She’s cooked from the UK to the Cape, brightened up the screens of breakfast television, written two award-winning cookbooks, and has been a judge on The Great South African Bake Off. And to think Zola Nene could have ended up a lawyer.
Luckily for local palates the siren song of the stove proved too strong, and for much of the past decade Nene has shown South Africans the unfiltered joy that a good meal can bring. We asked for her favourite food haunts in her Mother City hometown, and beyond ...
What is your earliest food memory?
I’m not sure which happened first, but I distinctly remember taking out cook-by-picture books from the primary school library. I also remember my grandmother letting me cook mielie bread with her; those were definitely my earliest encounters with food.
I only realised pretty late in life that being a chef was even a possibility. After high school I went and studied BCom in law: I’m talkative and argumentative, so it seemed a perfect career choice. I did that for a couple of years, but I realised I wasn’t passionate about it. I really enjoyed cooking though, so I went to the UK to work in kitchens for a bit, then came back to study culinary arts, and that’s where it all started.
What’s your guilty pleasure when it comes to food?
Don’t we all have so many! I love Aromat. I think it’s part of the Durban thing, putting curry powder on green mangoes, but trust me, put curry powder and Aromat on green mangoes and your life will change.
You recently filmed part of a TV series with Gordon Ramsay. Where would you like to take him for dinner in Cape Town?
I’ve never had a bad meal at Upper Bloem in Green Point, so I would definitely take him there. I love the story behind the menu, with chef Andre Hill influenced by his Cape Malay upbringing and putting that into a relaxed fine-dining setting. The food is amazing, and the service is great.
As restaurant editor for Eat Out magazine you spent plenty of time dining out. What irks you about restaurants in Cape Town?
The one thing I really hope never comes back is double seating — with two seatings for dinner. If you’re in the first seating it always feels like you’re being rushed out, no matter how hard they try, and the second seating always feels so late. Who wants to eat at midnight? I understand the reasoning behind it, and that it’s profitable, but eating out is about the whole experience, enjoying the moment and prolonging the meal. If you feel rushed you’re being cheated out of the experience.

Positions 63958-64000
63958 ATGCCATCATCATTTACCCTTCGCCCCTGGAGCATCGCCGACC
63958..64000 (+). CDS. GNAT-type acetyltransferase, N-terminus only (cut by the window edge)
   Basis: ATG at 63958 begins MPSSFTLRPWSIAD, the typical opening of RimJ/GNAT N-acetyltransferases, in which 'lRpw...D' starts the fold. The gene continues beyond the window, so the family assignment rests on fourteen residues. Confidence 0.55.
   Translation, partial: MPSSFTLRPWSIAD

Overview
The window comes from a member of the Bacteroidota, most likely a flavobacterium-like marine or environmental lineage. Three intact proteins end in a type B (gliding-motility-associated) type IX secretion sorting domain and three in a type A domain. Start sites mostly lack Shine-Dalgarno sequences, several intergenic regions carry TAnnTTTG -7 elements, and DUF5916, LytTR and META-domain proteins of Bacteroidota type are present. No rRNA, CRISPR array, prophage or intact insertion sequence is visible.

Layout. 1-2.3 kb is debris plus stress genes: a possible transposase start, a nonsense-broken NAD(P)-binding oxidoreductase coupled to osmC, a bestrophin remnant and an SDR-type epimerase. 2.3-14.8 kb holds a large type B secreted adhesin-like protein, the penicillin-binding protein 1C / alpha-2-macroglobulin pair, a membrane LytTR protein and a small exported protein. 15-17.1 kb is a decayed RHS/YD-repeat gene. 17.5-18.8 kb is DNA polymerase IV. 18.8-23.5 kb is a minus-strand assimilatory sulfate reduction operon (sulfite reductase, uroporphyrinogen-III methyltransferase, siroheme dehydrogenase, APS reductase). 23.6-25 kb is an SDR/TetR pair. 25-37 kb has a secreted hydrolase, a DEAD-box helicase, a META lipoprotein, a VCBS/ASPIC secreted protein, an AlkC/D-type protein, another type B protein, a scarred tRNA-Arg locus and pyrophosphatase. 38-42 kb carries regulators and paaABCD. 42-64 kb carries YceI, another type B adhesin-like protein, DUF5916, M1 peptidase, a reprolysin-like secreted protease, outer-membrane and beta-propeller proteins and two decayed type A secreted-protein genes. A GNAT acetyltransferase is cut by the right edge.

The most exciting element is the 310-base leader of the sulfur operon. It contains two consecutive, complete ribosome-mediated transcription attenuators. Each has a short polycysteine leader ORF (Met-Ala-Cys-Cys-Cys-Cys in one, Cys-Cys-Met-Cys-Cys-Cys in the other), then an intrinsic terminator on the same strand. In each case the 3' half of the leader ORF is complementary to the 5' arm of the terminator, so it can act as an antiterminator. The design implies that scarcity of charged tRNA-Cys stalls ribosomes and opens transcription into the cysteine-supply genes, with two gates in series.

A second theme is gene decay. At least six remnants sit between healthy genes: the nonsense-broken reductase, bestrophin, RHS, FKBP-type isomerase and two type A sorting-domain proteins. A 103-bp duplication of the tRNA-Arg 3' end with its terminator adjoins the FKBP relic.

Where will we find you on a sunny Saturday?
I love the Oranjezicht City Farm Market. It’s a beautiful market, with the location, the set-up, and the vegetable display. It’s such a wonderful Saturday morning thing to do, but get there early before the crowds arrive. I head straight to the farthest food area. You’ll find great coffee, and an egg stall that does the most amazing scrambled egg, pesto, tomato and roast mushroom croissant.
I also absolutely love the Babylonstoren gardens in the winelands. The air feels so clean there and there’s so much to do and see. It’s not just nature; it’s edible nature!
At Babel the breakfast buffet is the thing of dreams. If I die and go to heaven I want my first breakfast there to look just like that.
But I also love The Greenhouse for the simplicity. You can build your own sandwich, with a seasonal salad on the side. And I love that you can put biltong on your sandwich. That’s inspired! It’s simple, but it’s all just done so well. In that beautiful setting how could you not be happy?
What’s your favourite small town in the Western Cape?
It would have to be George; it’s where I grew up and where my parents’ house is. George has a bit of a bad rep, but it’s a cool little place. People should give it a go before they knock it! It’s quiet and it’s beautiful. It has amazing golf courses, with beautiful beaches and coastline just a few minutes away. There’s a lovely market on the outskirts of town that has great local produce and is aimed at families. The town is not really spoilt for good food choices, but there is Kafe Serefé that’s been there for many years and does wonderful Turkish-style food.
We love your headscarves and colourful style. Where do you shop?
I love the local designers at The Space. Headscarves are a great accessory that also doubles up for hygiene in the kitchen. I’m actually in the process of designing my own headscarf range. The designs are a bit more abstract, with lots of colour. I love to do bright and cheery, and I think adding a bit of colour to a white chef’s jacket is a cool thing too.
Otherwise, I love the clothes from Isabel de Villiers. She is an amazing designer and I own many of her pieces. Another place I love to shop at is Mali South in Long Street. I’ll take colourful fabric to Mali South, where their seamstresses and tailors will create an amazing Afro-chic outfit. But they also have an array of designs from all over Africa.